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ARRA Investments in Economics of Aging Research

Public Health Burden
Economic status, well-being, and health care are interrelated in complex ways for older adults.  As record numbers of Americans reach retirement age, programs such as Social Security and Medicare will face unprecedented challenges.  In addition, demographic and retirement income trends are expanding economic risks in old age.  Longer life expectancy can increase the likelihood of outliving retirement savings, and the shift in pensions from defined benefit to defined contribution plans suggests that more Americans will reach retirement with Social Security as their only annuity.  Although housing often represents the most significant part of retiree wealth, relatively few retirees make use of reverse mortgages to insure against retirement income shortfalls.  Many Americans will require long-term care, but few purchase private insurance to support formal care expenses.

Understanding How Economic Concerns Impact Older Adults
ARRA funds are being used in several large population studies to better understand the economic needs of older adults.  For example:
  • Investigators with the Health and Retirement Study (HRS), an NIH-supported longitudinal study known as the Nation’s leading resource for data on the combined health and economic conditions of older Americans, will be able to add new measures to the study to support more comprehensive examination of trends in health, labor supply, and wealth accumulation, extend their data systems to include linkages with Social Security and Medicare records, employer pension records, and the National Death Index, and improve public use data to better understand the needs of the aging population.1
  • An NIH-supported Center on the Demography and Economics of Health and Aging will have enhanced capacity to better understand debilitating conditions that take an economic toll on the elderly.  Center investigators will examine trends in demography, economics, health, and health care of the elderly by evaluating the effects of medical technology on costs and examining changes in survival, health, and well-being among older people over time.2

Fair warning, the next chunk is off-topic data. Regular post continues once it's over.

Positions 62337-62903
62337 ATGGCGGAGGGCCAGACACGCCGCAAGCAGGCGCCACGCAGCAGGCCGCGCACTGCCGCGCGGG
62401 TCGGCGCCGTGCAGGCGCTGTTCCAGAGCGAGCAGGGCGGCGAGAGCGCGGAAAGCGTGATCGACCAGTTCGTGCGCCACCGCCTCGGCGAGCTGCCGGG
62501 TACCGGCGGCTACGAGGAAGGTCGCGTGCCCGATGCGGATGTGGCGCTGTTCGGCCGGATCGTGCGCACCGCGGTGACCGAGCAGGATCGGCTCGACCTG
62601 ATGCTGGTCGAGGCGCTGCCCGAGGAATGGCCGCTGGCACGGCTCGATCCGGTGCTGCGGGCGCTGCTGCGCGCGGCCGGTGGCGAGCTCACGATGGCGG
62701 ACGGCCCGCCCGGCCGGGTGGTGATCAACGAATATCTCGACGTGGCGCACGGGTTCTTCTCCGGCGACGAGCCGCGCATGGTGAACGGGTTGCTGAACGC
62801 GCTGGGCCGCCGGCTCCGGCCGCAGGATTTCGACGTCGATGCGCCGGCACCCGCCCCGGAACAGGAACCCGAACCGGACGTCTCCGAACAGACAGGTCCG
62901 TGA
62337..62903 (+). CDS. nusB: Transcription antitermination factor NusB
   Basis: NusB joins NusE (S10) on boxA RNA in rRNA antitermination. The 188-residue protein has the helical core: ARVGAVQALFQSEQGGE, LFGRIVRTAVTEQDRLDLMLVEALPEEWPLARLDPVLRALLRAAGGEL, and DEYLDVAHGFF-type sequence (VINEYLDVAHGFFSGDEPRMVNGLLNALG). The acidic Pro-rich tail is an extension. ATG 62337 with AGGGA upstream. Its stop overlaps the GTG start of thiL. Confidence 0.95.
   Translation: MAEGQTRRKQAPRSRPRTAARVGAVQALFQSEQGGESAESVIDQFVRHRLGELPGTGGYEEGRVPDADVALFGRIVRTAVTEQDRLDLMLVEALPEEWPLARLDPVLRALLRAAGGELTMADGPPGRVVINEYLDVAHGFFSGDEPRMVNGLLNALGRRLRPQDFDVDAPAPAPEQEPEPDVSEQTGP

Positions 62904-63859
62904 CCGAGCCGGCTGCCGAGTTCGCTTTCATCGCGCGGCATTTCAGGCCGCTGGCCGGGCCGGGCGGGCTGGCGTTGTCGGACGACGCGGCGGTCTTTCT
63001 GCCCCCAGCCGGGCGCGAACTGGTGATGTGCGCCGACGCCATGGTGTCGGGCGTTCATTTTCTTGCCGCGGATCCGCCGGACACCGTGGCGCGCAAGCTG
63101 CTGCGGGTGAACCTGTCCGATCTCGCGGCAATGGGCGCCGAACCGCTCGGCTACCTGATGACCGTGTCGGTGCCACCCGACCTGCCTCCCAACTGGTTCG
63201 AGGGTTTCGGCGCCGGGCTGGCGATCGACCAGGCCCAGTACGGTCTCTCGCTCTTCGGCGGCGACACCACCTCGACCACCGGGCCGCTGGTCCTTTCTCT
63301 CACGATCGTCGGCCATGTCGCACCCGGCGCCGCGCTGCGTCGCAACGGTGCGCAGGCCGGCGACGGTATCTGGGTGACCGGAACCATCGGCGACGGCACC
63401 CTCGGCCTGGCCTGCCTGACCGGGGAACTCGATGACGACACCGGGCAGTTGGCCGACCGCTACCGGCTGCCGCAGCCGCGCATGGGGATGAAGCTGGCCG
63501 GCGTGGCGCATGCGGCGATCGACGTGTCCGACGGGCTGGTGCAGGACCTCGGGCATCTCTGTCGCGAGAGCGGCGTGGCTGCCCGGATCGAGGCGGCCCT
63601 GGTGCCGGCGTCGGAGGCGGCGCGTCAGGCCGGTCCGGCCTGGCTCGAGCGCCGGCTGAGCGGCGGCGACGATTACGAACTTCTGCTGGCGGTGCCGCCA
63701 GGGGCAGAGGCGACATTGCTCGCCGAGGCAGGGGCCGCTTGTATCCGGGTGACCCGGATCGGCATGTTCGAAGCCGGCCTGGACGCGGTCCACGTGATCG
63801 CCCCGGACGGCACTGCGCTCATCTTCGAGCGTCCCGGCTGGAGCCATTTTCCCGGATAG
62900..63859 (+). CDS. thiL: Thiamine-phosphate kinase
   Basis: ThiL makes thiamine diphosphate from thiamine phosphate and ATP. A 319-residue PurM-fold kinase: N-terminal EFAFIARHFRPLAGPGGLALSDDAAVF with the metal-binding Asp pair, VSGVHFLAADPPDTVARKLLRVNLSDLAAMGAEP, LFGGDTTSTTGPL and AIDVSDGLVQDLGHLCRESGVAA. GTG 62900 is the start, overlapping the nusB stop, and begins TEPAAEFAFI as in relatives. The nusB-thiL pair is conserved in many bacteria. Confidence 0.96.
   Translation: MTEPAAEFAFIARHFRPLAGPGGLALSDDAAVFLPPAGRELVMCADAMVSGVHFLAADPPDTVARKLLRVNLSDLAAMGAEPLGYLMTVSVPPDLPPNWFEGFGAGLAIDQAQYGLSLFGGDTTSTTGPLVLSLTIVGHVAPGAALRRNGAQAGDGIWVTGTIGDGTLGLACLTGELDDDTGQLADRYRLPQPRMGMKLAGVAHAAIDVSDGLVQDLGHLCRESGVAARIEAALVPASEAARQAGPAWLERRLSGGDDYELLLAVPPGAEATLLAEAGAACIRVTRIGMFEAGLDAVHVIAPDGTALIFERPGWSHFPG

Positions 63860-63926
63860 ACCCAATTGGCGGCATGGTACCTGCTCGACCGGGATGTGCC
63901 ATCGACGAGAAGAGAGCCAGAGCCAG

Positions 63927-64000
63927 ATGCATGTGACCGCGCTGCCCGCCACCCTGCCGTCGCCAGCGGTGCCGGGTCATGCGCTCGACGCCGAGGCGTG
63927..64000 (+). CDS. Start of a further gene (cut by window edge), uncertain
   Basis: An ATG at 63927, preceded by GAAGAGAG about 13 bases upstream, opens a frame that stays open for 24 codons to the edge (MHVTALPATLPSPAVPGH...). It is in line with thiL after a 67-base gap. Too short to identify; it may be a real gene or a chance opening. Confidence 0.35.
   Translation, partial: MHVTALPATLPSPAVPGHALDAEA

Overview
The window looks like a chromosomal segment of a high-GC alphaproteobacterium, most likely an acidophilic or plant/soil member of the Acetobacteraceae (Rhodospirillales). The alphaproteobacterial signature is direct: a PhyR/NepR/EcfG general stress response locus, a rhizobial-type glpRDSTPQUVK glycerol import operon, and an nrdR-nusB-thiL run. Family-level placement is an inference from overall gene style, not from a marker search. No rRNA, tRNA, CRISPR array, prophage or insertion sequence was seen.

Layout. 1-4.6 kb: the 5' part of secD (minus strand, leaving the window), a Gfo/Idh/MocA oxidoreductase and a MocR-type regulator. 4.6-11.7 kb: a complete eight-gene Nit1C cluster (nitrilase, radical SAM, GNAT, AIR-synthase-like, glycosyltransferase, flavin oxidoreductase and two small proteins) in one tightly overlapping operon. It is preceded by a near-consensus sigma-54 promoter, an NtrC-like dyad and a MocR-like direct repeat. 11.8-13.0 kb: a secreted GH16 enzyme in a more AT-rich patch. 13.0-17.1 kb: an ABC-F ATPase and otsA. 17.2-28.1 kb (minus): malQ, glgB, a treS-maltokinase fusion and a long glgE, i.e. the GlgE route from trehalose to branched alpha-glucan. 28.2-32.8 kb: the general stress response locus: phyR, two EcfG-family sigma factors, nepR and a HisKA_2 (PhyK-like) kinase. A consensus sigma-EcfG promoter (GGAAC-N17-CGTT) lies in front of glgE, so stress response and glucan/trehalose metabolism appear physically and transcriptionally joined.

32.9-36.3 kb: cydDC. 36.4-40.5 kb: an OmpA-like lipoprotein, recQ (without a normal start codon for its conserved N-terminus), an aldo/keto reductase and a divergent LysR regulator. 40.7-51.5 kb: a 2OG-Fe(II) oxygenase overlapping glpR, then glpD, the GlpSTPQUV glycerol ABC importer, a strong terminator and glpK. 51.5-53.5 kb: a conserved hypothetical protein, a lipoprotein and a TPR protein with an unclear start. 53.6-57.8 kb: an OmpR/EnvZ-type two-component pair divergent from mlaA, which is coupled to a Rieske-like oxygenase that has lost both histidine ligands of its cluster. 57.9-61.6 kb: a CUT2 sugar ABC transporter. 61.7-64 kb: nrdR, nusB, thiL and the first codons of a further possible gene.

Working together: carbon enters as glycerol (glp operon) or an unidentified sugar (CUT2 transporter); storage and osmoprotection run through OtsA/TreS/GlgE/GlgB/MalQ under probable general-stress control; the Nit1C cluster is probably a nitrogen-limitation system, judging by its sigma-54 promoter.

• Economists at the National Bureau of Economics Research will examine the financial circumstances of older Americans to include work and retirement behavior, health and functional ability, and the many public and private policies that influence individual well-being.  Understanding the complexities of financial concerns among the elderly and the relationships among demographics, policy, behavior, economics, and health will inform new interventions to assist older adults.3
Evaluating Interventions
ARRA funds are also being used to evaluate the success of various interventions to address economic concerns among the elderly.  For example:
  • Researchers are examining the impact of Medicare Part D implementation on racial disparities in medication use and control of chronic diseases such as hypertension and ischemic heart disease.  The study objective is to reduce racial disparities in health outcomes by examining the impact of this policy intervention for increasing prescription drug coverage among the elderly.  Both hypertension and ischemic heart disease (IHD) are more common and more likely to be inadequately controlled in older African Americans when compared to older Caucasians.  One key pathway to these racial disparities is greater cost related medication non-adherence in older African Americans when compared to Caucasians. 4
  • Researchers in another study will examine a unique health insurance lottery currently underway in Oregon.  Understanding the consequences of gaining access to health insurance is central to evaluating proposals to expand or modify health insurance coverage in the U.S.  It also has important fiscal implications for Medicare.  Because it is difficult to disentangle the effects of health insurance from other factors that also affect health, researchers will examine the effects of insuring the uninsured on health care utilization, health outcomes, and overall well-being.5
Enhancing Research Resources
ARRA-supported scientists are also engaged in developing interactive technologies to improve research on economics and health behavior.  For example:
  • Researchers are developing an information technology infrastructure that will provide a state-of-the-art platform on which to build, test, and deploy large- scale behavioral intervention studies and advance the science at the intersection of behavioral economics and health.  High rates of unhealthy behaviors underlie many of the chronic conditions that burden Americans.  Interventions derived from theories of behavioral economics have shown promise in increasing the rate of healthy behaviors.6

  1. 3U01AG009740-20S1, -- HRS 2010 Data Collection Supplement -- David R. Weir (MI); 3U01AG009740-20S2 -- HRS Minority Sample Expansion Competitive Revision -- David R. Weir (MI); 3R01AG020717-07S1 and 07S3 -- Internet Interviewing and the HRS -- Arie Kapteyn (CA); 1 RC2 AG036619-01 -- Mega Meta Data Set of the Health and Retirement Surveys around the World -- Arie Kapteyn (CA)
  2. 3P30AG017253-10S1 -- Center on the Demography and Economics of Health and Aging -- Alan Garber (CA)
  3. 3P30AG012810-16S1, and3P30AG012810-16S2 -- NBER Center for Aging and Health Research -- David A. Wise (MA)
  4. 1R01AG034056-01 -- Racial Disparities in Older Adults: Impact of Medicare Part D -- Joseph T. Hanlon (PA)
  5. 1RC2AG036631-01 -- The Effect of Health Insurance on Utilization and Outcomes: The Oregon Lottery -- Katherine Baicker (contact) and Amy N. Finkelstein (MA)
  6. 1RC2AG036592-01 -- Developing Interactive Technologies to Improve Research and Health Behavior -- David A. Asch (contact) and Kevin G. Volpp (PA)

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